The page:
Dog gone good

Emmy, therapy dog introduced to Rosy Mound to reduce stress in anxious children

Emmy+the+therapy+dog+is+a+furry+friend+in+Amy+Polston%27s+1st+grade+classroom

Grace O

Emmy the therapy dog is a furry friend in Amy Polston’s 1st grade classroom

Amidst a bustling, colorful, elementary school classroom sits a companion curled peacefully underneath a table and staring up with sweet puppy dog eyes. It’s hard to imagine with all the distractions that Emmy, a 16 month old golden retriever puppy, wouldn’t be barking or chasing her tail. But Emmy is a special dog with a soothing temperament. 

With a light brown-sugar colored coat that is heavenly soft and round pleading eyes, Emmy’s cuteness sweeps you off your feet. She loves to romp outside and chase the occasional squirrel— just like any puppy.

But Emmy also happens to work at Rosy Mound Elementary as a therapy dog in Amy Polston’s first-grade classroom.  

At the beginning of the 2018 school year, Emmy was welcomed to Rosy Mound. She was bought from Cindy O’Beirne, a breeder known for raising laid-back golden retrievers that are docile with kids. The purpose of bringing Emmy into the classroom was to help ease the stress that school expectations bring.

“We’re just asking more and more of kids now than ever before,” Polston said. 

We’re just asking more and more of kids now than ever before.”

— Amy Polston

According to the Center for Disease Control and Prevention, mental disorders in children have been increasing over time. The staff at Rosy Mound has observed this shift in the classroom.

“We’ve been noticing that a lot of kids are coming to school with anxiety,” Polston said. “We’re having a lot of kids that are seeing outside therapist for depression and mental health issues already.” 

With the idea of reducing mental health problems and invirograting the school with joy in mind, Polston and principal Kevin Blanding started to brainstorm ways to help kids. Polston was adamant about the idea of a therapy dog, which had proved extremely beneficial at a previous teaching job in Spring Lake. 

“It was so positive,” Polston said. “The kids wanted to come to school, they weren’t crying about missing mom or dad. They were just excited to come and have this lifelong friend in their classroom with them.” 

Because of this promising impact at Spring Lake schools the staff decided that the school would benefit from a therapy dog. After several talks between Polston and Blanding, the idea was solidified. 

The Polston family then brought Emmy home in the summer of 2018, and her integration to Rosy began in the following fall. Since then, it has has been progressing in a positive way. She has completed puppy training ,4-H training, and become certified through Alliance therapy dogs, as well as interacting with more and more students.

“She’s definitely part of our classroom,” Polston said. “Mr. Blanding will come down and get her if a student is having a hard time. We have a new social worker now full time this year of elementary schools too. I talked with her and said, ‘If you’re meeting with a kid and think you need to borrow Emmy you can.’”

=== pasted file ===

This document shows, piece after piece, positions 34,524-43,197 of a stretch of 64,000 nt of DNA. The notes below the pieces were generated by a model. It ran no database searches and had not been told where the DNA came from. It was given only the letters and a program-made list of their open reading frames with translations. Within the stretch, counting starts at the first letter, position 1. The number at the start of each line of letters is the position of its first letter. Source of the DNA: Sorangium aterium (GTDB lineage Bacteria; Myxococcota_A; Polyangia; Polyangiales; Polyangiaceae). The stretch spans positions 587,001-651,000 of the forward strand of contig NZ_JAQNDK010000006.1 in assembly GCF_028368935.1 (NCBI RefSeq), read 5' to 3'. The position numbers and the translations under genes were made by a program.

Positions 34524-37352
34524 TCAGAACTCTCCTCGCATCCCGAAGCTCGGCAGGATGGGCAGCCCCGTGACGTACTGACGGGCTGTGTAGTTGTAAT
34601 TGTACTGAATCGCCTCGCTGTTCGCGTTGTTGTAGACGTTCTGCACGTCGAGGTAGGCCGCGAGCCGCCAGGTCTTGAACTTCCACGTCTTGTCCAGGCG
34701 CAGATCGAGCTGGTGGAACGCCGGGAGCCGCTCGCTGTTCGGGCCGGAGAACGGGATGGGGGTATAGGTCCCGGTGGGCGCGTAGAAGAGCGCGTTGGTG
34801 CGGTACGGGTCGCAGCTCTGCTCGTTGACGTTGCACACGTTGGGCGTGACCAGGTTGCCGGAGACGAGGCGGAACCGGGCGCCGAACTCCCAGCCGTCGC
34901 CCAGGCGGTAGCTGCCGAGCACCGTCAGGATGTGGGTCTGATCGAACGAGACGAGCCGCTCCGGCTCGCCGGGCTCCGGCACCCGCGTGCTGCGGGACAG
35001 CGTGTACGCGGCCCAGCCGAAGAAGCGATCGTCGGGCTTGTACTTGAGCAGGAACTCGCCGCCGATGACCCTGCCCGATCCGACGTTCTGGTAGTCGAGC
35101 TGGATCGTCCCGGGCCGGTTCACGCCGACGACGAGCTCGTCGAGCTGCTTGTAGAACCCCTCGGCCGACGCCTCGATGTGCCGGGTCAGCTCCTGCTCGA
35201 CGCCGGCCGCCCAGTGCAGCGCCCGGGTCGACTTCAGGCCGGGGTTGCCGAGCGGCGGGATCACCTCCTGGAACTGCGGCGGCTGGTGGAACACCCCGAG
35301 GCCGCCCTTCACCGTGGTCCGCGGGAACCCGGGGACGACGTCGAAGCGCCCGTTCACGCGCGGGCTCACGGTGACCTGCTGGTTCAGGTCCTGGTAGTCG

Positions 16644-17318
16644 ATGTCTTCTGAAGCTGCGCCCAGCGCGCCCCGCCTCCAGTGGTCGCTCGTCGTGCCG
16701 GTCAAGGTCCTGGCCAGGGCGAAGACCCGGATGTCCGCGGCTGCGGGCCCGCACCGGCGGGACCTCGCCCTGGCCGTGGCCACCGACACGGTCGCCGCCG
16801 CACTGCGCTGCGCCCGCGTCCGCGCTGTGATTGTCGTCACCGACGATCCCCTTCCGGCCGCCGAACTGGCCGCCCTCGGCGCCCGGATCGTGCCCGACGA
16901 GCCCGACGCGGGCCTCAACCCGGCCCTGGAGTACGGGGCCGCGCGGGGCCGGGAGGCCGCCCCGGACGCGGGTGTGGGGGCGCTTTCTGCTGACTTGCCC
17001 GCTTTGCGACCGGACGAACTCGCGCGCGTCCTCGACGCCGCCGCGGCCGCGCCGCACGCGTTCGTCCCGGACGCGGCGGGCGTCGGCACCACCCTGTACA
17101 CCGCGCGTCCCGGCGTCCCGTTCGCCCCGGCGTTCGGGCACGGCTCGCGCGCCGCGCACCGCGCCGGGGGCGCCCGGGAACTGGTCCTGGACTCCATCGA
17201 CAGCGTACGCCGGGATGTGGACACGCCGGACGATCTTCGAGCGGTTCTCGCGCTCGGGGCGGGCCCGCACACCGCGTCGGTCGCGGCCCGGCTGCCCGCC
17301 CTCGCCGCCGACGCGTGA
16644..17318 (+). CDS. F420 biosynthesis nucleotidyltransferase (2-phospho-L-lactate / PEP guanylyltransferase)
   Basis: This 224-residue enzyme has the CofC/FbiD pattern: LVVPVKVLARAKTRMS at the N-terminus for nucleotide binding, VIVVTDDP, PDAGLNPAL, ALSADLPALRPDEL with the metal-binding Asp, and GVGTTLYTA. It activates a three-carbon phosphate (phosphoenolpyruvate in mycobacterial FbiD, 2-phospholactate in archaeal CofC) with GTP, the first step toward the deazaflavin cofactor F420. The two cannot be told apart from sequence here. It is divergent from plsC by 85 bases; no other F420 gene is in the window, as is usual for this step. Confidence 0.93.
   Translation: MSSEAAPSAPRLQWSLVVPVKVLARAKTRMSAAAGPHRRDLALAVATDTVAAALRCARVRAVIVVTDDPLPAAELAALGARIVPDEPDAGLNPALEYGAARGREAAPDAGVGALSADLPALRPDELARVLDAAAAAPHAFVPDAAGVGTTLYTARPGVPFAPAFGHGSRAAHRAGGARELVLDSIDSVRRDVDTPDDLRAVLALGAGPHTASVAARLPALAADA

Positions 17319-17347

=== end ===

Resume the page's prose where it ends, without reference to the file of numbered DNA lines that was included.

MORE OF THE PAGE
When she was really young, Emmy’s rambunctious nature often got the best of her. Once in a while, she would escape because of her too big collar and liked to chew. 

“She was teething and she would grab an occasional crayon but this year is better because now she’s over it,” Polston said. “She also has a really bad habit of barking at her basket. She wants it to be empty. So now, I have two girls that that’s their job is to go over and make sure everything is out.”

Allergies were also a concern.  A letter was sent out to families addressing the matter, but there was only one response out of 400 students.

However, the school came up with an easy solution. The custodial staff cleans every night and the child was not placed in Polston’s classroom. Emmy also gets groomed once a month to reduce shedding and so that she can attend school without an issue. 

Now that the kinks and troubles of puppyhood are sorted out, Emmy comes to class every day prepared to learn and help. Even though elementary school and a puppy may seem like a hectic combination, everything has worked out wonderfully. And the idea of a therapy dog is more common than one might think. With the exception of the high school, every school in the district has one.

As soon the Polston’s brought her home, Emmy was instantly adored. Her effect was no different at the elementary.

Emmy is a really good friend in our class. She makes me feel very happy inside.”

— Sophia, 1st grader

“Emmy is a really good friend in our class,” said Sophia, a first-grader in Polston’s class. “She makes me feel very happy inside.”  

The delight this dog brings to Rosy Mound is evident. Instead of the school becoming overwhelming, the children now have a positive distraction. 

“She just brings joy,” Polston said. “When I see the kids faces every morning, it’s so cute. The kids will enter the class. She goes over and gets one

of her toys and like she meets them at the door and there are smiles on their faces. [It] just makes it all worth it.”